The Rights Revolution

Front Cover
House of Anansi Press, 2000 - Political Science - 170 pages
3 Reviews
Since the proclamation of the Universal Declaration of Human Rights in 1948, rights have become the dominant language of the public good around the globe. In Canada, rights have become the trump card in every argument from family life to Parliament Hill, but the notorious fights for aboriginal rights and for the linguistic heritage of French-speaking Canadians have steered Canada into a full-blown rights revolution. This revolution is not only deeply controversial, but is being watched around the world. Are group rights to land and language jeopardizing individual rights? Has the Charter of Rights empowered ordinary Canadians or just enriched constitutional lawyers? When everyone asserts their rights, what happens to responsibilities? Michael Ignatieff confronts these questions head-on in The Rights Revolution, defending the supposed individualism of rights language against all comers.

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Review: The Rights Revolution

User Review  - Emily Ma - Goodreads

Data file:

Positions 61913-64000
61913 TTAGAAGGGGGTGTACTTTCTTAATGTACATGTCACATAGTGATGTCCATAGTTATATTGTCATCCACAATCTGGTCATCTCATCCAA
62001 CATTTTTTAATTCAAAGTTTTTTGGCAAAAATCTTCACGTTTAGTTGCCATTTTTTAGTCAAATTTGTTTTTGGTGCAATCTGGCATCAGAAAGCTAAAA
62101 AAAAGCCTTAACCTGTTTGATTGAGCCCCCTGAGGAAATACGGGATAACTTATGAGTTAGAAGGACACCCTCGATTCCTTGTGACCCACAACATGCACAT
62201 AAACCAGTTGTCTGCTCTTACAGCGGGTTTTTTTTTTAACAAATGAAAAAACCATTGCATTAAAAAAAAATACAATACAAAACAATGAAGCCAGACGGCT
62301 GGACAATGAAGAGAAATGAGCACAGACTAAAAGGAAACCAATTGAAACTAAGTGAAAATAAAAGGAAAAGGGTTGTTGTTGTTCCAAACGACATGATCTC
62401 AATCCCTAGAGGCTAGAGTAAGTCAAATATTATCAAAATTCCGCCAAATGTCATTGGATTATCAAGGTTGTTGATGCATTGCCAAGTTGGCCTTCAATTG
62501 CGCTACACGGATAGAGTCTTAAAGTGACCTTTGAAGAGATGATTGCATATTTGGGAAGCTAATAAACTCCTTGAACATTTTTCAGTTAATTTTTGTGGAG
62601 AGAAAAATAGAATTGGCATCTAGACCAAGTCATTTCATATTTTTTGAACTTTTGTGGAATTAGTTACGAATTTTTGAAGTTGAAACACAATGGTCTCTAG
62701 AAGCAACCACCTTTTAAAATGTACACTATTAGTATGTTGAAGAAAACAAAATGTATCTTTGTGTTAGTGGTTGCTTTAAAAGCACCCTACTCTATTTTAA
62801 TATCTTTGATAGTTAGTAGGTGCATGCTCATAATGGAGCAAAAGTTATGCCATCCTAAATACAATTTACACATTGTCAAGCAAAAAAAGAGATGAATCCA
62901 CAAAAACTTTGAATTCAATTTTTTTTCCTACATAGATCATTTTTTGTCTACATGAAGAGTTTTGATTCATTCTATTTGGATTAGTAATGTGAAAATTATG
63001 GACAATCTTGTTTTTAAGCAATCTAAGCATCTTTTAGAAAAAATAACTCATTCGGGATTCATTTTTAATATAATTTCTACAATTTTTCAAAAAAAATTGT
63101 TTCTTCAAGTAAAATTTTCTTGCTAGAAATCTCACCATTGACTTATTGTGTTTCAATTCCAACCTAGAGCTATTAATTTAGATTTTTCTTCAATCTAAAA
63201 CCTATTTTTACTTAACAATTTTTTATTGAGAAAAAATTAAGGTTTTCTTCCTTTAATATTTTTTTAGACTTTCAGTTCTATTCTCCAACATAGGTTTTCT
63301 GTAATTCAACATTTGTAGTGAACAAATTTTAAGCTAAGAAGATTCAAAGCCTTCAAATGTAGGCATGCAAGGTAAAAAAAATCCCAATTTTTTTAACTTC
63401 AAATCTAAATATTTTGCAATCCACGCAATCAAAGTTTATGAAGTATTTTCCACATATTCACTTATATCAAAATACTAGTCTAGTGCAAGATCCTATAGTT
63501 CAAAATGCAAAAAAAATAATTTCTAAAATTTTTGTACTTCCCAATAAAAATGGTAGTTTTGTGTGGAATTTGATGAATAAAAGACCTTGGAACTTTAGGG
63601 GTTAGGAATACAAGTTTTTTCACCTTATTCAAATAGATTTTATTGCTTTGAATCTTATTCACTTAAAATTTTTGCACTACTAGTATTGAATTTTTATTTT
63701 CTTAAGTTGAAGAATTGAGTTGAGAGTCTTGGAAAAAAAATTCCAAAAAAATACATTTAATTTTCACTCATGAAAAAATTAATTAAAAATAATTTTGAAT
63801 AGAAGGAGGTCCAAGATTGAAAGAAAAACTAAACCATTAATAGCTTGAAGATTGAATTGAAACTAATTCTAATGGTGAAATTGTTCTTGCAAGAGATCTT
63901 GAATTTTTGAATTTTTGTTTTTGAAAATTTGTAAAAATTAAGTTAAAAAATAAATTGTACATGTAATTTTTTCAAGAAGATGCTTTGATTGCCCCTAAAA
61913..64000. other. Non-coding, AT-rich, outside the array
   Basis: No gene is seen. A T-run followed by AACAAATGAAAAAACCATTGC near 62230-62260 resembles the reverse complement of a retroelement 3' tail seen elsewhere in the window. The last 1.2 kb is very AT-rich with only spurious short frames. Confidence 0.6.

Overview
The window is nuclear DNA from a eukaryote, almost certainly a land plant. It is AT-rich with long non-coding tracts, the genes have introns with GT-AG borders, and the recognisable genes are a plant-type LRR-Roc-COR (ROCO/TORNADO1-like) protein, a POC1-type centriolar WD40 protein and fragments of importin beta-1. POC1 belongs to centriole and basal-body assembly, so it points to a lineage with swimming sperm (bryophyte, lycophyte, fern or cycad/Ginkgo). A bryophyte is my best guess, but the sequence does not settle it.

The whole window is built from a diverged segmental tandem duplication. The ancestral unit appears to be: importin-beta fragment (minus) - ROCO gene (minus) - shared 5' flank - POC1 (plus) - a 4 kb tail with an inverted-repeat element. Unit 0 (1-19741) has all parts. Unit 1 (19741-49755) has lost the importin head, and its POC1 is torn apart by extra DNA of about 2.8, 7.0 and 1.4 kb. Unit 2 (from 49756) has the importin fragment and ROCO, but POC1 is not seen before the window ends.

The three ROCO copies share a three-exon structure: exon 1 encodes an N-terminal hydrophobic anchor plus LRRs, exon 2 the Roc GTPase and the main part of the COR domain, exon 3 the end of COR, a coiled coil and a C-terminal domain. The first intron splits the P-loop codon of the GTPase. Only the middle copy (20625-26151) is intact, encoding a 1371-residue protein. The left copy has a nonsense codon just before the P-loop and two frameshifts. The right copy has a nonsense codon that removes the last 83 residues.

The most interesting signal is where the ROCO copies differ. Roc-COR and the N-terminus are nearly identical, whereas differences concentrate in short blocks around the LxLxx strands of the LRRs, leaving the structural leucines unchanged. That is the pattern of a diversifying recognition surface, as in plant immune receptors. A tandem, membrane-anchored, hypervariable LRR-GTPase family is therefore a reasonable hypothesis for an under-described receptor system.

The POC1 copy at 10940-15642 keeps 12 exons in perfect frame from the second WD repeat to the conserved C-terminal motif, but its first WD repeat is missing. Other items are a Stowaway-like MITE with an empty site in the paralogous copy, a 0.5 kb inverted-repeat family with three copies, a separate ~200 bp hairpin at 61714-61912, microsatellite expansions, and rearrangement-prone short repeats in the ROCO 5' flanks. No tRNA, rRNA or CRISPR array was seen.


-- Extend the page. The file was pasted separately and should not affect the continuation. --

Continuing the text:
very abstract. Love the philosophical view and important political arguments. Read full review

Review: The Rights Revolution

User Review  - Amanda - Goodreads

Somehow all of my most scholarly reads are about Canada. I got this at the talking leaves in the snack. I imagined Kirill behind the desk, and Amy buying the dictionary. The book was so good. About ... Read full review

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About the author (2000)

Michael Ignatieff, born in Toronto in 1947. But at the age of 11, Ignatieff was sent to Toronto to attend Upper Canada College as a boarder in 1959. At UCC, Ignatieff was elected a school prefect as Head of Wedd's House, was the captain of the varsity soccer team, and served as editor-in-chief of the school's yearbook. As well, Ignatieff volunteered for the Liberal Party during the 1965 federal election by canvassing the York South riding. He resumed his work for the Liberal Party in 1968, as a national youth organizer and party delegate for the Pierre Elliott Trudeau party leadership campaign. He then went on to continue his education at the University of Toronto and Harvard and Cambridge universities. In 1976, Ignatieff completed his Ph.D in History at Harvard University. He was granted a Cambridge M.A. by incorporation in 1978 on taking up a fellowship at King's College there. Michael Ignatieff has written television programs for the BBC, novels, and works of nonfiction. He has also authored essays and reviews for several publications including The New York Times. From 1990-93, he wrote a weekly column on international affairs for The Observer. His family memoir, The Russian Album, received Canada's Governor General Award in 1988. His second novel, Scar Tissue, was short-listed for the Booker Prize in 1993. Other nonfiction works include A Just Measure of Pain, the Penitentiary in the Industrial Revolution and the Warrior's Honor: Ethic War and the Modern Conscience.

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